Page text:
2. Ask the Right Questions and Maintain Alignment

There are four major stages to a themed development project: Definition, Master Plan, Design, and Implementation.

At the corresponding completion of each stage, before we consider whether we are ready to pass through the Project Gate to the next stage, we are looking to see whether we have answered the following questions: is the project feasible, deliverable, buildable, and operable

From one Gate to the next, there are many steps to execute and checkpoints to fulfill before passing through. The big questions must be continually revisited – for example:

  • Is the attraction buildable?
  • Have we reached the point when the client and project is ready to spend the substantial money required to take it to opening day?
  • Is the client ready to make the hard commitments necessary to get ride suppliers, technology experts, etc. on board?

The nFusion team ensures that developers and owners pace what they are doing and when they are doing it, making sure everything is in alignment. The key is being able to clearly see the vision and the ambition, while equally monitoring the economics involved in making the project happen and sustaining its success.

We consider further elements such as: Can we get the land? Are entitlements in place? What does the schematic design show? How will the specialty work be produced? Are there competitors to consider?

Throughout all steps, it is critical to keep the vision consistent, and to maintain the respect of all the professionals involved. A common pitfall is spending too much money in one area and compensating by pulling from another. That ultimately results in ‘chiseling away’ at ideas until too much is lost. 

There must be a deliberate and conscious effort to stay true to the vision to achieve themed development success. We’ve found this is best achieved by being respectful of and collaborative with all players – from the design company to ride makers, contractors to architects to operations groups and beyond.

3. Establish a Solid Foundation

Successful projects start with the right foundation.

If the beginning of a project is weak, the execution of the project will be weak. As a project goes through each of nFusion’s Gates, from inception on, the team must be progressively building upon – and always tying back to – the foundation: the goals, strategies, economic model, and creative visions, while always balancing the intellectual property vision against these items.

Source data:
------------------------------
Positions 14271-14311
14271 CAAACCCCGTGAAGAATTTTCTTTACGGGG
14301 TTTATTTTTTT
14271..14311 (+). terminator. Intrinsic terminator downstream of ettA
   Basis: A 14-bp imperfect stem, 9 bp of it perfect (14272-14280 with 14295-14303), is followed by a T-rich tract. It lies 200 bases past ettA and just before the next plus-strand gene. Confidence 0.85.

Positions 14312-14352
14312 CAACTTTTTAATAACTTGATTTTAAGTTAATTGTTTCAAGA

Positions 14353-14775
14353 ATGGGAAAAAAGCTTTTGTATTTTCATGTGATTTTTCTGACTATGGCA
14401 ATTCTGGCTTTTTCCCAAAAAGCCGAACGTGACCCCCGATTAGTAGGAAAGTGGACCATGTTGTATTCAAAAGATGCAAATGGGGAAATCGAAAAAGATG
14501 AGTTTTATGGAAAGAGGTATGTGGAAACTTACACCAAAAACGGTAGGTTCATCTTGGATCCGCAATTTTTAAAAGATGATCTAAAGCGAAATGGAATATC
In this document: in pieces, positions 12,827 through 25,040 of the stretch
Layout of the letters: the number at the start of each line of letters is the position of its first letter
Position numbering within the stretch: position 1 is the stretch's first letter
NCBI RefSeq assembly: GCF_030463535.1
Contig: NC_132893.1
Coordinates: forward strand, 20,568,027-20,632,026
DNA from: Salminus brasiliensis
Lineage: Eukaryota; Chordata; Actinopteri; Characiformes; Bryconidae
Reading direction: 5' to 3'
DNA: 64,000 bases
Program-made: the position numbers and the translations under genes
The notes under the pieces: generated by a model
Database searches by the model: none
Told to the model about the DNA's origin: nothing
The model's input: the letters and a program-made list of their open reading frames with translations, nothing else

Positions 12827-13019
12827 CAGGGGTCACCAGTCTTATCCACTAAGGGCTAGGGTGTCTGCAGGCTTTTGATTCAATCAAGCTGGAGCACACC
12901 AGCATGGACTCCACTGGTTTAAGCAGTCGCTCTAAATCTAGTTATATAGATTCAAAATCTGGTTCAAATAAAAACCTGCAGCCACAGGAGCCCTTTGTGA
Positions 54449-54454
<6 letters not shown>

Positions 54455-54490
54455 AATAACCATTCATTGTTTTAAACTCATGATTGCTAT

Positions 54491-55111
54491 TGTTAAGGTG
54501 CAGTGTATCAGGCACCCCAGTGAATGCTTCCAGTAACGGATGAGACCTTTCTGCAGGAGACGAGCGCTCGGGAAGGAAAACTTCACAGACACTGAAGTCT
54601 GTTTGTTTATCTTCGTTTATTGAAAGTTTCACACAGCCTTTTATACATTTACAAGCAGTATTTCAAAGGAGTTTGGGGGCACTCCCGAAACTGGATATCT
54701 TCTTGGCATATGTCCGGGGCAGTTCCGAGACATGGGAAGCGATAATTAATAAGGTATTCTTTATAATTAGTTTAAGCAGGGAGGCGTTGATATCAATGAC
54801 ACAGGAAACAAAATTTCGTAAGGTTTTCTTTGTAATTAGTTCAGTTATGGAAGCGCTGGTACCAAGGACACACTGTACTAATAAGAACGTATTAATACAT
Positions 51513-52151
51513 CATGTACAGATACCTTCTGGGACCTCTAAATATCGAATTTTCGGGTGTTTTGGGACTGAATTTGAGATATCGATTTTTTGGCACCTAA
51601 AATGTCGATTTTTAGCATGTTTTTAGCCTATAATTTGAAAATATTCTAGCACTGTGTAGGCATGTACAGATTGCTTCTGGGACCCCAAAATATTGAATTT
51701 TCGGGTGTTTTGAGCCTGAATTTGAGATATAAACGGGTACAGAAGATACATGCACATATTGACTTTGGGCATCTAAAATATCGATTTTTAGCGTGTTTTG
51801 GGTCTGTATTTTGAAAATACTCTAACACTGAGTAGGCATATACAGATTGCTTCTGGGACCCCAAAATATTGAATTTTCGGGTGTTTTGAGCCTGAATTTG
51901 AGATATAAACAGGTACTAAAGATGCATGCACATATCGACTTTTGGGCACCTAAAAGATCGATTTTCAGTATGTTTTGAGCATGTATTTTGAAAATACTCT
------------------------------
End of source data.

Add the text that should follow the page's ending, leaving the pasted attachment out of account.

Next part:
A suite of proprietary tools should be utilized at the outset of every project. For example, nFusion prepares a Program Book, Delivery Plan, and Implementation Manual for each project. These documents are the foundation of project delivery from which we manage and maintain alignment, while reporting regularly and confirming at each gateway.

When themed development stakeholders have people on their team dedicated to ensuring that everything happens in the right order and directing the development from one phase to the next to avoid excessive risks, they immensely increase their chances of project success.

In our next article, we’ll further explore the concept of framing the opportunity and take a deeper look at some of the micro and macro factors responsible for common roadblocks to themed development success.

About the Author
Martin Zurauskas
Managing Director

Martin is the Managing Director for nFusion, where he leads the project management services group with vision and focus into new markets and is responsible for its global efforts. With over 30 years of experience, Martin provides leadership to nFusion’s entertainment and leisure destination project teams, implementing innovative project delivery solutions with the ‘big picture’ in mind, and his finger on the pulse of each project. Full Bio.